# Strong Decay and Parity Conservation?

The following decay is possible according to the PDG and according to my notes it is a strong decay:

$$\omega(1420) \to \rho^0 + \pi^0$$

The JPC values are:

$\omega(1420)$ 1--

$\rho$ 1--

$\pi$ 0-+

So, all three particles have, for themselves, a parity of -1.

The combined parity on the right side should then be (-1)*(-1)=1. But the left side has a parity of -1. This violates parity, but parity should not be violated in a strong decay.

1) What's going on and where is the error in my argument?

2) How can I calculate the orbital angular momentum the two decay products have in relation to each other?

• Welcome to Physics.SE, Nx1990. I've replaced your unicode greek letters with LaTeX alike markup for MathJax to render as it allow the use of superscripts. – dmckee Jan 30 '12 at 21:42
• Question for the student: how does the parity of a state depend on it's angular momentum quantum number? – dmckee Jan 30 '12 at 21:44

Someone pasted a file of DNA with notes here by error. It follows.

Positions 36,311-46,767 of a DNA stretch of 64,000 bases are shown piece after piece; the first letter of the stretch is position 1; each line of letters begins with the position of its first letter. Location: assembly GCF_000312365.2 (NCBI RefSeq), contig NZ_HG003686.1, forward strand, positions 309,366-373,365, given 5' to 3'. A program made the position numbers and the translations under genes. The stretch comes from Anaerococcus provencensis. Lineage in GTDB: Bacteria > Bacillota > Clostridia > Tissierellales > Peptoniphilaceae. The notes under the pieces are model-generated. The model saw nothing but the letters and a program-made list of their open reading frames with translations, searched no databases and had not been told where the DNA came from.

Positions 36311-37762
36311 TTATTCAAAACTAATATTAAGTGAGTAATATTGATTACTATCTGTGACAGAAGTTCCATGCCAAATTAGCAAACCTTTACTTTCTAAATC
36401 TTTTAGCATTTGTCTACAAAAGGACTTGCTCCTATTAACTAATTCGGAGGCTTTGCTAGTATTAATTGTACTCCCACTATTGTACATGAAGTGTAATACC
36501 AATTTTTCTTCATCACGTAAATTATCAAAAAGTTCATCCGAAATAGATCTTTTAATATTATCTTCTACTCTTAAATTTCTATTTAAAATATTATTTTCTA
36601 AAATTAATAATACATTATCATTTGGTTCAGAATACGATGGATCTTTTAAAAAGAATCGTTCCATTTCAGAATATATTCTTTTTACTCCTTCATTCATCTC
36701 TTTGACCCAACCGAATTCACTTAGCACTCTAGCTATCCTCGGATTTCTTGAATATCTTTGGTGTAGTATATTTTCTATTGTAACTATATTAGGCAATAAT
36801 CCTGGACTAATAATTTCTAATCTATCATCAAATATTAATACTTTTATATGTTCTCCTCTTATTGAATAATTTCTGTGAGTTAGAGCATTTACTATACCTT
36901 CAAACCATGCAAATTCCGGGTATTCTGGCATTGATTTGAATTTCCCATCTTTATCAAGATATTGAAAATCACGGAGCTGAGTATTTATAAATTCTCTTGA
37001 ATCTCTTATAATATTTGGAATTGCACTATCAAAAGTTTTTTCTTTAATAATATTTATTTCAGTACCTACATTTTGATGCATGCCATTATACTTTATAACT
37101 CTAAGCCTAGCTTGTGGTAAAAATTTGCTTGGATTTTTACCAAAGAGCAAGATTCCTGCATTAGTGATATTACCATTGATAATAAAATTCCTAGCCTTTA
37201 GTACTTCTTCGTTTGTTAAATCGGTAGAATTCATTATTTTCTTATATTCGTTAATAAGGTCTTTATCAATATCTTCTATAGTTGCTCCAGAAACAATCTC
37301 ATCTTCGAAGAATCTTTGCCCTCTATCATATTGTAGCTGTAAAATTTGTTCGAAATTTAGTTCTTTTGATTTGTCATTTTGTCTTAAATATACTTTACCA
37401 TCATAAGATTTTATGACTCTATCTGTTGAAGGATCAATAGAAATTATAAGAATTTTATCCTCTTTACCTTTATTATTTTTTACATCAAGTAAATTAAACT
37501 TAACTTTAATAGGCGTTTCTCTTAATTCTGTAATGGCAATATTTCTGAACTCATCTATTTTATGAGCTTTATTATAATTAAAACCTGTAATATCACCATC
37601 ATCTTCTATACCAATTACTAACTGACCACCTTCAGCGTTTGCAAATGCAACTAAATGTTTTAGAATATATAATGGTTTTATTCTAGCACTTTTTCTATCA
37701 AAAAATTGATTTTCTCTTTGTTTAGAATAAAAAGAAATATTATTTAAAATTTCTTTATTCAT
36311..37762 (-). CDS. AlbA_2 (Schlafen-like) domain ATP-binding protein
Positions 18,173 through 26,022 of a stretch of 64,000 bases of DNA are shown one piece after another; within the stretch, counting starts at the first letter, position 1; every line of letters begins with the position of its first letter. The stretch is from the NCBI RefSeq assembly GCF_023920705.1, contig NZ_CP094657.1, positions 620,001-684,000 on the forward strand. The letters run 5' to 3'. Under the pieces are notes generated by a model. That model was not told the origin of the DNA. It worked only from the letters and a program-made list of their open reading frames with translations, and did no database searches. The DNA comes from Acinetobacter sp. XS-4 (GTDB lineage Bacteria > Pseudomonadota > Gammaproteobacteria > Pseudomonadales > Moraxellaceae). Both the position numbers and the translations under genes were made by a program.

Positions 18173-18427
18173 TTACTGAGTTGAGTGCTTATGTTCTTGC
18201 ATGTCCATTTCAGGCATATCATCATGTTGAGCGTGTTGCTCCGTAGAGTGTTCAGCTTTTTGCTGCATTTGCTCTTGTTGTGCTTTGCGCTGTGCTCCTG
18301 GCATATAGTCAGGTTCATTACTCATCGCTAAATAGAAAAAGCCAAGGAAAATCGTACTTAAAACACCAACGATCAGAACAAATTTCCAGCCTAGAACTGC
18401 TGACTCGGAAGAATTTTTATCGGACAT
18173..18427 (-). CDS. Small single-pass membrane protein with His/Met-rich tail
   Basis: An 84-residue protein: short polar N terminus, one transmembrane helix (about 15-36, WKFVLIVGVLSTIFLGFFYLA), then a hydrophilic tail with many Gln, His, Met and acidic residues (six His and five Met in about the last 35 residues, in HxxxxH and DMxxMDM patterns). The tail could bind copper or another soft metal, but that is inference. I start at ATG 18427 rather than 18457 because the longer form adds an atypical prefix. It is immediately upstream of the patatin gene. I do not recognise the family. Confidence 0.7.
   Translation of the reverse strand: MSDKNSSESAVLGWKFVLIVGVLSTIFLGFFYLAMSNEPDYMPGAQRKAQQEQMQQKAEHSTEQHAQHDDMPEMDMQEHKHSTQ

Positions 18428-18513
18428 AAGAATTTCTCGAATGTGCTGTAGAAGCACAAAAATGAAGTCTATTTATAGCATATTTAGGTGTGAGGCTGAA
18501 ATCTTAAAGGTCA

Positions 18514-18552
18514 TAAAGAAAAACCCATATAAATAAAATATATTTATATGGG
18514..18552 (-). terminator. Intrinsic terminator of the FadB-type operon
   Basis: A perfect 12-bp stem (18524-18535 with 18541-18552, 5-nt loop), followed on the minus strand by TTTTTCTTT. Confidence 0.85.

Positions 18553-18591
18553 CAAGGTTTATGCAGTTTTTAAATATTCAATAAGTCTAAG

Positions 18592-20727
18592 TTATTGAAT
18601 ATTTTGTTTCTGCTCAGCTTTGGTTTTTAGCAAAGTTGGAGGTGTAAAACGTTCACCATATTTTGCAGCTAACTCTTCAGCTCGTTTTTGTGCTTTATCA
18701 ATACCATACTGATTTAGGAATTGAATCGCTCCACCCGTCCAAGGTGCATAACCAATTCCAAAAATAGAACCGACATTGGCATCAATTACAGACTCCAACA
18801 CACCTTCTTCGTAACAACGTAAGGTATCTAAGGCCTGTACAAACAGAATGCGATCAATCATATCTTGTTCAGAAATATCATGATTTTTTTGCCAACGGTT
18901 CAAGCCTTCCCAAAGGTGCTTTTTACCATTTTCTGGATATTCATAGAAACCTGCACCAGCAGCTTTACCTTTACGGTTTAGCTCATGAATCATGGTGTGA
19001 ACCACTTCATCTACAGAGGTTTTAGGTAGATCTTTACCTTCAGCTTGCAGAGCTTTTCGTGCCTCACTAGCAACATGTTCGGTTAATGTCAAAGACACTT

• Regarding to your question: I thought parity is an intrinsic property of a particle, and does not depend on the angular momentum. However, I seem to be wrong. There seems to be an additional factor of (-1)^L. Since the omega is a vectormeson, it has spin 1. Because J=1 for the omega, L must be 0. The pion has J=0 and S=0, so L=0. The rho has J=1 and S=0, so L=1. Is that correct? – Nx1990 Jan 30 '12 at 21:51
• Now, if that is correct, the rho gets an additional factor of (-1)^1, so the parity of the rho is +1, and parity is conserved again. The relative angular momentum seems to be 1 then?! – Nx1990 Jan 30 '12 at 21:52
• Feel free to write it up as an answer: self-answers are allowed and encouraged. Then the votes will tell you if you're right. – dmckee Jan 30 '12 at 23:59